All but two states have a winner-takes-all rule, so whichever candidate wins the highest number of votes is awarded all of the state’s electoral college votes. Most states lean heavily towards one party or the other, so the focus is usually on a dozen or so states where either of them could win. These are known as the battleground states.

These states, which are often referred to as swing states as well, are where voters are split relatively evenly between Democrats and Republicans. Traditional battleground states include Florida and Ohio. Other states that have been strongly Republican in the past, like Arizona, Georgia, and Texas, are considered battlegrounds in 2020 due to increasing support for the Democratic Party. Also, states such as Michigan, Wisconsin, and Pennsylvania are now the most sought-after battle ground states; they are traditionally democrats but broke loose in 2016 and voted for Donald Trump to hand him victory over Hillary Clinton. 

Who can vote and how do they do it?


If you’re a US citizen and you’re 18 or over, you should be eligible to vote in the presidential election, which takes place every four years. In 2016, about 245 million people were eligible to vote, but fewer than 140 million people actually did. According to the US Census Bureau, the majority of people who didn’t register to vote said they just weren’t interested in politics. Those who registered but didn’t actually vote said they didn’t like the candidates.

However, lots of states have passed laws requiring voters to show identification documents to prove who they are before they can vote. These laws are often put into place by Republicans who say they’re needed to guard against voter fraud. But Democrats accuse them of using this as a form of voter suppression as it is often poorer, minority voters who are unable to provide ID like a driving license.

How people vote is a contentious issue this year because of the coronavirus pandemic. Some politicians are calling for wider use of postal ballots, but President Trump has said - with very little evidence - that this could result in more voter fraud. Critics say postal ballots are susceptible to fraud - and there have been isolated incidents involving Republicans and Democrats - but numerous nationwide and state-level studies have found no evidence of any widespread fraud.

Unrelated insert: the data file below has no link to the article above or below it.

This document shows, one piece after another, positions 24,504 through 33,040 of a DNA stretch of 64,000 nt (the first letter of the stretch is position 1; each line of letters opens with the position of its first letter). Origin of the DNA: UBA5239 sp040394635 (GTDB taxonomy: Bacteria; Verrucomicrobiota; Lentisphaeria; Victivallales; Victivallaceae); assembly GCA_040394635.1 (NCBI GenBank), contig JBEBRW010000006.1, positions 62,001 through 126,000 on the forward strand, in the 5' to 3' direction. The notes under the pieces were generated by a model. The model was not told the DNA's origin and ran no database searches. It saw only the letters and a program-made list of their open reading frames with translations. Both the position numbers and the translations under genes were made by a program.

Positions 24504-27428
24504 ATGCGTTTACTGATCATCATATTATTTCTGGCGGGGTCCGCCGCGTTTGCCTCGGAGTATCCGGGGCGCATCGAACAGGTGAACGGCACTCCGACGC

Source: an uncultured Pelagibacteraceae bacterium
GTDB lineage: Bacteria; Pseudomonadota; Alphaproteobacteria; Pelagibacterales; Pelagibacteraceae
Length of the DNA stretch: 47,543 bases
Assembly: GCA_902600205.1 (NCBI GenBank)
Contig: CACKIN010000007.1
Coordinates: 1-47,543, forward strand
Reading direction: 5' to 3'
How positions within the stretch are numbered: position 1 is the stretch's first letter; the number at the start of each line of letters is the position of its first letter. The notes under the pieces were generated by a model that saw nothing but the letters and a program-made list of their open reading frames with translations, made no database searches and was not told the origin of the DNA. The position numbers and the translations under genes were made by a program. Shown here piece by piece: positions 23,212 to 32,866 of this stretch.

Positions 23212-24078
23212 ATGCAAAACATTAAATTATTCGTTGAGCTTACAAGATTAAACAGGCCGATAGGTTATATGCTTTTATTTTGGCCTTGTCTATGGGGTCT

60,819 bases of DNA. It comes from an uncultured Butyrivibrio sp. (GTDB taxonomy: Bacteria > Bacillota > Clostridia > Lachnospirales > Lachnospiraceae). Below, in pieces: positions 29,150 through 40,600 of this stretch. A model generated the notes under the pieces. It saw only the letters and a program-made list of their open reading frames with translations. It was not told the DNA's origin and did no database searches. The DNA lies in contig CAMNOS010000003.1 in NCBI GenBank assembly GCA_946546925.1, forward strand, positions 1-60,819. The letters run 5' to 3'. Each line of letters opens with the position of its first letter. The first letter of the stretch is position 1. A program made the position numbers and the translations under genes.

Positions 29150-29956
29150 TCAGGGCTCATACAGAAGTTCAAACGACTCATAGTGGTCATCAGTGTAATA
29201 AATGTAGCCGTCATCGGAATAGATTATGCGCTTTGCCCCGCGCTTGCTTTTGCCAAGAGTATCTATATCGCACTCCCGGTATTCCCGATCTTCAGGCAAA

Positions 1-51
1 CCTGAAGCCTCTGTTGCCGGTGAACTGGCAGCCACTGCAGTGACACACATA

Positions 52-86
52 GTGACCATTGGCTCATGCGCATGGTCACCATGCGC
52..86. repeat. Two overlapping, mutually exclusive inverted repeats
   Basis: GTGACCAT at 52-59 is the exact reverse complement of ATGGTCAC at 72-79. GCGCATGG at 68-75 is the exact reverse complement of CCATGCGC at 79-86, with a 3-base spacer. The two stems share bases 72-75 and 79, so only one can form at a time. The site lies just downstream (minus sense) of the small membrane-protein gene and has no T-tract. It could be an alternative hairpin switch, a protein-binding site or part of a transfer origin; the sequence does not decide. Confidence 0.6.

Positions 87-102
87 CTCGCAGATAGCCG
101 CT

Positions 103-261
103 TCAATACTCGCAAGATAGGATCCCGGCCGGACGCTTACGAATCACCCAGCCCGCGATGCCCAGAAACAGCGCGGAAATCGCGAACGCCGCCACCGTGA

Is the election just about who is president?


No. All of the attention will be on Trump v Biden, but voters are also choosing new members of Congress when they fill in their ballots.  Congress is the part of the US government that writes and passes laws. It's made up of two chambers - the House of Representatives and the Senate. Members of the House serve two-year terms while senators serve six-year terms and are split into three groups, meaning a third of them are up for election every two years.

Democrats already have control of the House so they will be looking to keep hold of that while also gaining control of the Senate. If they had a majority in both chambers, they would be able to block or delay President Trump’s plans if he were to be re-elected. All 435 seats in the House are up for election this year, while 33 Senate seats are also up for grabs.


When will we find out the result?

It can take several days for every vote to be counted, but it’s usually pretty clear who the winner is by the early hours of the following morning.  In 2016, Donald Trump took to the stage in New York at about 3am to give his victory speech in front of a crowd of jubilant supporters.  But don’t set your alarm clocks just yet. Officials are already warning that we may have to wait longer - possibly days, even weeks - for the result this year because of the surge in postal ballots.

There are two ways to vote in the US - by going to a polling station on election day or by using a postal ballot - but the rules vary depending on which state you are in. All states offer some form of voting by post, but many require you to provide a reason for not being able to vote in person on election day. Some states are accepting the coronavirus as a valid reason to use a postal ballot, but not all of them are at the moment.  The last time the result wasn’t clear within a few hours was in 2000, when the winner wasn’t confirmed until a Supreme Court ruling was made a month later.

In 2000, the race between Republican candidate George W Bush and Democratic candidate Al Gore was so close that it came down to the result in Florida, where just a few hundred votes separated them. There were weeks of legal battles, which triggered a recount, but eventually the Supreme Court stepped in. Mr. Bush was declared the winner, giving him all 25 of Florida’s electoral college votes and leaving him with a winning total of 271 overall. Mr. Gore, who won more votes nationally than Mr. Bush, conceded defeat.

When does the winner take office?


If Joe Biden wins the election, he wouldn’t immediately replace President Trump as there is a set transition period to give the new leader time to appoint cabinet ministers and make plans. The new president is officially sworn into office on 20 January in a ceremony known as the inauguration, which is held on the steps of the Capitol building in Washington DC. After the ceremony, the new president makes their way to the White House to begin their four-year term in office.